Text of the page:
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The COVID-19 pandemic has affected all facets of human life across the world this year. Farming and agricultural research have not been spared. In most communities, food prices have surged occasioned by prevailing COVID-19 management guidelines and policies including restrictions on human movement which have affected the production and availability of food.

The full effect that COVID-19 will have had on smallholder farmers’ lives and livelihoods, especially in Africa, is at this time difficult to know. But what is certain is that a disruption of their livelihoods has already occurred.

It is against this backdrop that Africa RISING partners in Ghana recently held a hybrid review and planning meeting to come up with ways of ensuring the project’s research and development obligations continue in 2021 in light of the challenges brought on by the pandemic. A hybrid arrangement for the two-day workshop, which took place on 24–25 June, was agreed on beforehand to allow only a small number of participants to physically attend the meeting while others participated virtually.

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Some of the project partners engaged in group discussions during the meeting. Photo credit: Wilhelmina Ofori-Duah/IITA.

While opening the meeting, the Africa RISING Project Steering Committee chair and International Institute of Tropical Agriculture (IITA) deputy director for West Africa, Michael Abberton, lauded partners for showing a special kind of dedication to still plan for the coming cropping season despite the prevailing challenges. He noted that smallholder farmers needed the support most, considering that they were highly vulnerable to the shocks imposed by the COVID-19 pandemic.

Also speaking via an online link at the start of the meeting, Africa RISING project manager, Irmgard Hoeschle-Zeledon, noted that while COVID-19 posed challenges to the usual project operations, it also provided an opportunity for partners to ensure that interventions make a positive impact to farmer’s lives when they need it most. Hoeschle-Zeledon also highlighted the need to implement some of the recommendations from the recently concluded Africa RISING Program Internally Commissioned External Review.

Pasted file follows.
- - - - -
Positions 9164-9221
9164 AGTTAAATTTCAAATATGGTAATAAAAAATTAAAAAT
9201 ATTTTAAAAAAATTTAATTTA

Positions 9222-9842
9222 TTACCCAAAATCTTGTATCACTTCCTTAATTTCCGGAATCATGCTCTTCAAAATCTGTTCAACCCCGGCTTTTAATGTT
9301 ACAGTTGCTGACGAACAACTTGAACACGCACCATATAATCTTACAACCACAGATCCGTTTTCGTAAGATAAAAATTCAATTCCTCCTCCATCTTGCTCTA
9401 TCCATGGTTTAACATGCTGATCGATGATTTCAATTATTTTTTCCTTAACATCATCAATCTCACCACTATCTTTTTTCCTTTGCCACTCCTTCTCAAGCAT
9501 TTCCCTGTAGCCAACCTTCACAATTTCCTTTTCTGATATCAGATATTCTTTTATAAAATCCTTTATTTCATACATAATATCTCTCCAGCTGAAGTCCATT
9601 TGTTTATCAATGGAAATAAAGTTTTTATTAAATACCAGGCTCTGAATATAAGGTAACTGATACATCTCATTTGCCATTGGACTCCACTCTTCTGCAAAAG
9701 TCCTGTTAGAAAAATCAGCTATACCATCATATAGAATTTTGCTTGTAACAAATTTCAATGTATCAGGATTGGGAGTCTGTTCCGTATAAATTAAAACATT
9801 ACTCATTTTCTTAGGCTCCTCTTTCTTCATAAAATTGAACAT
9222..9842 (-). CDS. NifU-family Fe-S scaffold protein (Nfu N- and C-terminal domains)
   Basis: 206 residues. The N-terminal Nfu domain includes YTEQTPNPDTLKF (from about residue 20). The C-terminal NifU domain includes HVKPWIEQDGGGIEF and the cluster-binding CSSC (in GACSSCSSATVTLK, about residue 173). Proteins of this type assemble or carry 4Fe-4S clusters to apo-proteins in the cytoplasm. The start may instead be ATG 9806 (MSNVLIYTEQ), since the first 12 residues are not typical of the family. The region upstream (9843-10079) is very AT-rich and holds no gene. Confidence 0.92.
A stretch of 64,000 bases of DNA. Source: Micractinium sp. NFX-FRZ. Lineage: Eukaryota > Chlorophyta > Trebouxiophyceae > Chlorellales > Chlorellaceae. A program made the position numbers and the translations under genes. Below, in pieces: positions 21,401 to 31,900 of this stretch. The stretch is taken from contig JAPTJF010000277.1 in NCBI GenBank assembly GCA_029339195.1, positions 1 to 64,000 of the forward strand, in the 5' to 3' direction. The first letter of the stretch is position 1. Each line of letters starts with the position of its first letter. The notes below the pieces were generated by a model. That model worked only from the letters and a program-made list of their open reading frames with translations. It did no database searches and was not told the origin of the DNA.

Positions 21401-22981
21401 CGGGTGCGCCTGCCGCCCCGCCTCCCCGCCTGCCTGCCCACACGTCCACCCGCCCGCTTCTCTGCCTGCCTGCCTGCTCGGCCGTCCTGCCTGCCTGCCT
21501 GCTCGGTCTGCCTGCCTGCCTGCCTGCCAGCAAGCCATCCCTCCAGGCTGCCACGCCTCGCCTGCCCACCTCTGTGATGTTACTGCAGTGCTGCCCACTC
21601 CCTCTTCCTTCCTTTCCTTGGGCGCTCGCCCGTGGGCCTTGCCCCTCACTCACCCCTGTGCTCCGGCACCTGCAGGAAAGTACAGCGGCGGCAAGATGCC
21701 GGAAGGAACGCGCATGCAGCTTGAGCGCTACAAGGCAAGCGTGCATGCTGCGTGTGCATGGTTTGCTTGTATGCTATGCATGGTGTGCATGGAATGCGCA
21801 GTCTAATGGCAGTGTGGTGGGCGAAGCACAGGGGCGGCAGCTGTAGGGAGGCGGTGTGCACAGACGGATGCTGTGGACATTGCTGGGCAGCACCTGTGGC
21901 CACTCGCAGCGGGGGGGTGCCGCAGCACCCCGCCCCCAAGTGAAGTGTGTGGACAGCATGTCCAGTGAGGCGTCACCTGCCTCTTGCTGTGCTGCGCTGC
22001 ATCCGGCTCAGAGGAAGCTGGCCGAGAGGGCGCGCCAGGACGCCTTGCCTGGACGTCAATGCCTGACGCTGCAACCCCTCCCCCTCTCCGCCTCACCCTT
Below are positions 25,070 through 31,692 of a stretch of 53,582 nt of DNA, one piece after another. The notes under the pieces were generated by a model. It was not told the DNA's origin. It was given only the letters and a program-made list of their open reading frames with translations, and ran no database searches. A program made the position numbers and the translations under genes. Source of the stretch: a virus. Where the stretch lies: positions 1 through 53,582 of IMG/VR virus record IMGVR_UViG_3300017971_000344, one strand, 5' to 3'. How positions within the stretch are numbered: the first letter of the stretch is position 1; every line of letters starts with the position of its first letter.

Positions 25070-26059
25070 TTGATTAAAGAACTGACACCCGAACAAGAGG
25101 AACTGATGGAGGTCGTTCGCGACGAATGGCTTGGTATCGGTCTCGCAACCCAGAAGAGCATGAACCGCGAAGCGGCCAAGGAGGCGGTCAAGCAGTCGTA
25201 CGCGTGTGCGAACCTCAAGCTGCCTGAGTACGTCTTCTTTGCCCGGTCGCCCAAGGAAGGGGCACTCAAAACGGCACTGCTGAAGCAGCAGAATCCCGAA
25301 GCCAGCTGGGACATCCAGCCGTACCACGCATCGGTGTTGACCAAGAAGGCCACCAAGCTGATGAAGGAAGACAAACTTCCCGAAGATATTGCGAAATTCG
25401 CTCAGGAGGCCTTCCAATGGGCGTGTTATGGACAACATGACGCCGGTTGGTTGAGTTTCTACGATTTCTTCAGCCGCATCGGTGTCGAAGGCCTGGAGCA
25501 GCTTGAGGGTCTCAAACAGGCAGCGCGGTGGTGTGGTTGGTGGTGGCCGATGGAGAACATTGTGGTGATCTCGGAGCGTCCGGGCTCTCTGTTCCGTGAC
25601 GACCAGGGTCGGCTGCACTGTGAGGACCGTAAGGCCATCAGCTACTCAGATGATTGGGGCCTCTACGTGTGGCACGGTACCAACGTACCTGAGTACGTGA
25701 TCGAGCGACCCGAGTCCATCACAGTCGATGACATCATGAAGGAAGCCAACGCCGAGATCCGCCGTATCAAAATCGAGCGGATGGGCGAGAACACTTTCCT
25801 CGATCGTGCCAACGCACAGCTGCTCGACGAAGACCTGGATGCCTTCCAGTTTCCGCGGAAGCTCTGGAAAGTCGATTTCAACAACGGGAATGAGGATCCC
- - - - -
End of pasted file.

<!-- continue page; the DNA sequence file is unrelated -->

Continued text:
Six review presentations, each offering a broad summary of partner activities in the previous year (2019/20) were presented at the meeting as follows (click links to view presentations).

Switching over to planning for the 2020/21 season, the project’s chief scientist, Fred Kizito noted that the work plans for the coming year should focus on synthesis/high-level analysis of the data already collected by partners over the past four years. 

‘I urge that we all double our efforts in writing chapters for the Africa RISING West Africa Technologies Handbook, which will be the project’s legacy publication. So far, only a few of you have sent in chapters. This important activity should be included in the work plans you develop for the coming year,’ he said. He added that the West Africa team is also expected to contribute to Africa RISING cross-regional journal publications that is being developed jointly with scientists from the eastern and southern Africa (ESA) region, and Ethiopia regional projects.

Discussion by partners at the meeting also focused on how they can best enhance the use of the data collected so far to enhance the utility of the Sustainable Intensification Assessment Framework (SIAF).

‘We have a lot of data in our computers collected over the past four to five years,’ said Africa RISING West Africa project economist, Bekele Kotu. ‘We should look at them more closely and apply the SIAF to better understand some of the technologies we have introduced to farmers. Additionally, the existing data sets can also now be used to produce other outputs like publications, technology briefs and the technologies handbook,’ he added.

Now in the second-to-last year of its implementation, the Africa RISING program has a goal of reaching 92,000 smallholder farm households in six countries with various sustainable intensification technologies by the year 2021. Whilst unforeseen challenges like COVID-19 pose significant obstacles to this ambition, project partners are still focused to get technologies in the hands of as many farmers as possible. Using the Monitoring and Evaluation (M&E) Framework within the project, the partners committed to continue tracking the number of beneficiary farmers and to document success stories of the impact of the project’s technologies on farmers’ lives. 

‘Together with our partners (the United States Agency for International Development [USAID] and the International Food Policy Research Institute [IFPRI], the team is implementing M&E activities that will broadly contribute to our understanding of the effect of technology adoption by farmers in the project,’ said IFPRI’s Carlo Azzarri, Africa RISING M&E lead. He said that the M&E team is looking at the association between agricultural market integration, adoption of agronomic practices, yields, food security, and poverty in northern Ghana—a desk study that is using the Ghana Africa RISING baseline studies data that was collected in 2016.

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